The iPad has, of course, had success in the enterprise before this “Pro” stamped effort, as executives have always loved it for light browsing, and some companies that have employees on their feet much of the day, such as airlines and retailers, buy them in bulk for mobile computing.

But tablet sales have slowed in recent times. IDC said in July that the market is down 7 percent year-over-year, with Apple in particular down 17.9 percent worldwide. Starting with its partnership with IBM last year and including a more recent arrangement with Cisco, Apple appears to hope that a focus on the enterprise might turn around its fortunes in the tablet market.

So is this new premium model enough to reinvigorate the company’s presence in the space? For the enterprise, adopting a new device is all about the use cases, and what exactly those are gets a bit confusing with the iPad Pro, according to Rich Mendis, co-founder of app development platform AnyPresence.

For Mendis, the iPad Pro exists in a quasi-enterprise state in that its hardware, specs and price all point toward a machine that can go up against other enterprise-focused tablets, like the Surface Pro, or even some laptops. But he said Apple has hamstrung the device with its mobile operating system, iOS.

“If you look at what applications content creators actually use in the enterprise, none of those applications run on iOS. Whether you’re on the creative arts side and use things like Photoshop or Illustrator. Or, Apple’s own position is that it’s great for video editing, but the reality is professional video editors use things like Avid Media Pro or full blown Adobe Premiere.”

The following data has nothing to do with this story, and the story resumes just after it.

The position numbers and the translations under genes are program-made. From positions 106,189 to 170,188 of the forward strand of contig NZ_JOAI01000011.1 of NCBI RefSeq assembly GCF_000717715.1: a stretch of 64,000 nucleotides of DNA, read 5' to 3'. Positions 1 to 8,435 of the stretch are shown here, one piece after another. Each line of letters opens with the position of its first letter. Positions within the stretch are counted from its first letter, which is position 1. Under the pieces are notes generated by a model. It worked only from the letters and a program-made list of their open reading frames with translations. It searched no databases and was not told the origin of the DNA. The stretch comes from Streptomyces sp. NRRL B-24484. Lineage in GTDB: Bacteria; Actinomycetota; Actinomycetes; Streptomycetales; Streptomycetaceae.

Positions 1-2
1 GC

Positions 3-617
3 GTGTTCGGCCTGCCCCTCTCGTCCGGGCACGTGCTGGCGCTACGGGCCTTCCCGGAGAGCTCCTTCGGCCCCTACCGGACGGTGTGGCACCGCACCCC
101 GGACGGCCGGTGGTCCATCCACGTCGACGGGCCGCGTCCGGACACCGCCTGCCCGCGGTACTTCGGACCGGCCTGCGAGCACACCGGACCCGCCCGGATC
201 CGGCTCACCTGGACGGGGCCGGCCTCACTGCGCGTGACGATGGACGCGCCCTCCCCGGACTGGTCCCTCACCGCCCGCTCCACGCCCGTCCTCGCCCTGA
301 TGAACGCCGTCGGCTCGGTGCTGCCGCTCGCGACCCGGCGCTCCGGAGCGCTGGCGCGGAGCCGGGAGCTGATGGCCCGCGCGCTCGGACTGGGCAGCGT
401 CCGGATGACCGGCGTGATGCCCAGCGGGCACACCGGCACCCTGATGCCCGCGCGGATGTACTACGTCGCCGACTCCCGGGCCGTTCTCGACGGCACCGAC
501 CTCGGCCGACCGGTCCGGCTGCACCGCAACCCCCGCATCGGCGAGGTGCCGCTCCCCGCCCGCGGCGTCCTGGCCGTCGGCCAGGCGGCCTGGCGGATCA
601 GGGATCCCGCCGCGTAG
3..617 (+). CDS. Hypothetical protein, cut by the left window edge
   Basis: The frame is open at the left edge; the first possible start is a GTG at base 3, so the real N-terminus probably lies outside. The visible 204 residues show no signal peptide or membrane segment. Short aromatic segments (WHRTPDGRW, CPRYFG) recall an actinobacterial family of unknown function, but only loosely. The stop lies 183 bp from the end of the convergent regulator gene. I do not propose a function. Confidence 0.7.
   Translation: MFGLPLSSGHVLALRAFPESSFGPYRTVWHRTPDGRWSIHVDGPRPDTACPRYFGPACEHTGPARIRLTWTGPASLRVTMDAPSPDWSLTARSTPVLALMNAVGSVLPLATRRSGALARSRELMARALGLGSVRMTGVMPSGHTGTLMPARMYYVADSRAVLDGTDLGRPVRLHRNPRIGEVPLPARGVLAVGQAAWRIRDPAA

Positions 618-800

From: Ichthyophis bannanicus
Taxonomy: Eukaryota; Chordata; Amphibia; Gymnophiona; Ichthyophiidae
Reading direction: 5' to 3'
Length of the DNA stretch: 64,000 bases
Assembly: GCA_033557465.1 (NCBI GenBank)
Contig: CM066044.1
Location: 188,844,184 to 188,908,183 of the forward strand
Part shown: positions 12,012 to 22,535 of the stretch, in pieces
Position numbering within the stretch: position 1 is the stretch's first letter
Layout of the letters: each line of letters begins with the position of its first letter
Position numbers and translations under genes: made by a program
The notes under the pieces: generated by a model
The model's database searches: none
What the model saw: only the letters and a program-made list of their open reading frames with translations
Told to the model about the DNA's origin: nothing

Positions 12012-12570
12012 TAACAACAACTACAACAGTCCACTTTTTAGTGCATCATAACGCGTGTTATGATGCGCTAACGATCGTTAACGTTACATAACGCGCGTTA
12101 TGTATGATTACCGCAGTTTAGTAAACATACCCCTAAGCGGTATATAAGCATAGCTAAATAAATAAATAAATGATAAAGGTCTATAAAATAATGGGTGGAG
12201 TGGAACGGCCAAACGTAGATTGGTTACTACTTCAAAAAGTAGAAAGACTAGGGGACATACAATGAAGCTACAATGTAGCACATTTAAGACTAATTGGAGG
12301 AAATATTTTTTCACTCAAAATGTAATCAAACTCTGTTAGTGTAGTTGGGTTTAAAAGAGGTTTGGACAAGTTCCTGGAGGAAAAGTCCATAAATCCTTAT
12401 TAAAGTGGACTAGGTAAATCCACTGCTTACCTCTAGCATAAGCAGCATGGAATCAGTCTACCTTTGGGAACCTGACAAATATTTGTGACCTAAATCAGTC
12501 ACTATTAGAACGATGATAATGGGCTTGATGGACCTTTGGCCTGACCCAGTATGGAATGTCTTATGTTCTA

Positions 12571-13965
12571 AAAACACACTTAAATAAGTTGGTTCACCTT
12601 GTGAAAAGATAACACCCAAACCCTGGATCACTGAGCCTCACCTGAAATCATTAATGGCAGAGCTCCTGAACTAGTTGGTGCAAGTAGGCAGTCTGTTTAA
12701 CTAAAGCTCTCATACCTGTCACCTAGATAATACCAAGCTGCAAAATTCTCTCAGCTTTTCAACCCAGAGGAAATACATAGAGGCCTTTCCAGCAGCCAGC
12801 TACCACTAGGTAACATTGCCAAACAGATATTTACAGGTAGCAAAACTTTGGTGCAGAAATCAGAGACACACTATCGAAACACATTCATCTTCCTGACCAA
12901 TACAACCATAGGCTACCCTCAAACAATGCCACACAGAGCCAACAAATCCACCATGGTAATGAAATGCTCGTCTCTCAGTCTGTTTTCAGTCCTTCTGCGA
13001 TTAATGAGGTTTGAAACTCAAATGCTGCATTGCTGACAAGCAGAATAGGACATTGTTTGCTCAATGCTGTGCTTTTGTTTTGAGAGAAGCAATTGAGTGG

Mendis further said that even regular office workers who access programs like Microsoft Excel can’t use an iOS tablet to access power user features like macro functions. All those apps listed have simplified versions available for iOS, but none with their full version’s capabilities.

That relegates the iPad Pro to a content consumption device, a status it will retain unless Apple brings the fuller OSX to the device or vendors start to create special full versions of iOS apps, the latter of which is uncertain.

“If it looks like a laptop, and smells like a laptop, it is a laptop – in terms of functionality – and therefore it’s targeting serious content creators that require it to run serious apps, which it can’t,” Mendis said.

All that adds up to a confusing device for both experts and the market at large. Even Apple itself has offered mixed messages in the lead up to the device’s release about who exactly it’s targeting.

Apple CEO Tim Cook in an interview with The Telegraph said the peripherals and the digital pencil lead to use cases for creatives. Meanwhile, Eddy Cue, an Apple senior vice president, told CNN Money he thinks of the device as more for consumers of media rather than creators.

Still, one expert, FBR & Co. analyst Daniel Ives, told AppleInsider he sees an upside for the new tablet.

Apple has long relied on introducing new product models to boost revenue. Ives said that he thinks the iPad Pro will sell enough based primarily on it being the first Apple product focused on the workplace to see the iPad category jolt from 10 percent of the company’s total revenue to 15 percent.

The introduction of this new member of the iPad family will certainly attract some new business based on brand alone. For Apple, a “Pro” model aimed at the enterprise may have felt like the most natural evolution of the tablet and it may hope that design novelty – at least to its own product set – will carry the day.

After a few weeks, we’ll be able to see how and how often those pros use the iPad Pro for real work.